Retired vet Dr John Curnow BVSc is calling on Australia’s health authorities to support the Karl Mcmanus Foundation’s research into tick-borne diseases in Australia, saying Lyme disease has been in Australia for decades.
The retired serologist, John Curnow, worked in conjunction with the CSIRO on the epidemiology of tick-borne diseases in NSW. This involved developing and using accurate blood tests for tick-borne diseases in cattle between 1982 and 1988.
In 1988 CSIRO published evidence that identified at least 14 species of Borrelia, including the one that causes Lyme disease, Borrelia burgdorferi, but the 1988 study of Australian patients did not test for any other Borrelia species but Lyme disease.
Even today Australian patients are being told they don’t have Borrelia infections because of a study that was done between 1988 and 1994.
‘In this study 4,372 patients with suspected Lyme disease were tested for a specific group of antibodies identified with the eastern USA variety of the Borrelia. The results of this ELISA test showed all but 1.8 per cent of the subjects to be negative for Lyme disease,’ Dr Curnow says.
‘But what about the other 13 species of Borrelia that were identified, but ignored – species for which there are still no specific tests?’
Dr Curnow says patients were told they had negative results for Borrelia infection, and were refused treatment despite relapsing fevers, and other common symptoms of tick-transmitted infections.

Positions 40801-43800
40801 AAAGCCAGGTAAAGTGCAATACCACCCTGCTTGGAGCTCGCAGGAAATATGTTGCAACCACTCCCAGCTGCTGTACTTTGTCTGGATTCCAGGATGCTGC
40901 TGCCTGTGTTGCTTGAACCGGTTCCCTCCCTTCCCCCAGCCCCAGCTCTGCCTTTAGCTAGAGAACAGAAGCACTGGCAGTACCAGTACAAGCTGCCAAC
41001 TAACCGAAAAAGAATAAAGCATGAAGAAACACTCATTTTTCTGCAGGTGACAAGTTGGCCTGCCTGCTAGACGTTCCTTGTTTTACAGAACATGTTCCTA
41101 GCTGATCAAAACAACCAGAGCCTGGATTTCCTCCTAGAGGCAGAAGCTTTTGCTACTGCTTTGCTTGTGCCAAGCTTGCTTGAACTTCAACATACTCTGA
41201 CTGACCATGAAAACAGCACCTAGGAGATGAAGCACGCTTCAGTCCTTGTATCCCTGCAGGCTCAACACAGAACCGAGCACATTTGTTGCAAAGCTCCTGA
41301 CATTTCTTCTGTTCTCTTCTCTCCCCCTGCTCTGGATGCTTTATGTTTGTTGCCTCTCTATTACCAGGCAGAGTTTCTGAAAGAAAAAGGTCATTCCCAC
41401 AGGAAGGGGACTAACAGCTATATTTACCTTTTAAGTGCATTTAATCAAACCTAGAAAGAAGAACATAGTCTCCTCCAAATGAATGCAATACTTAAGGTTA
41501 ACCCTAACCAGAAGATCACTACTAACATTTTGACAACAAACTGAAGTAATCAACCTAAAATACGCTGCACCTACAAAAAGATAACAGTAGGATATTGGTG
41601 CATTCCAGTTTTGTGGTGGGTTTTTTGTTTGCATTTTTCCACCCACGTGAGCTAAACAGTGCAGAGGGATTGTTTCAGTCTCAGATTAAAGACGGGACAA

Based on this study’s results doctors are still telling patients that there is no Lyme disease in Australia, but Dr Curnow says that the 1988 study and the medical authorities have failed Australian patients.
‘Rather than treating people based on the history of debilitating symptoms and relapsing fevers, patients have been denied treatment for more than 20 years.
‘Patients such as John’s wife could not get treatment because the design of the test study failed them.
‘The testing was not designed for the infections in Australian ticks, and this is where we are today.’
With the growing number of Australians affected Dr Curnow says the health authorities need to urgently fund new research into tick-borne diseases to identify what diseases are in Australian ticks and ensure patients have access to accurate testing and effective treatments.
John Curnow will also be speaking at the Northern Rivers Lyme Network screening of Under Our Skin on Saturday May 31st at 2pm at the Byron Bay Community Centre, Jonson Street, Byron Bay.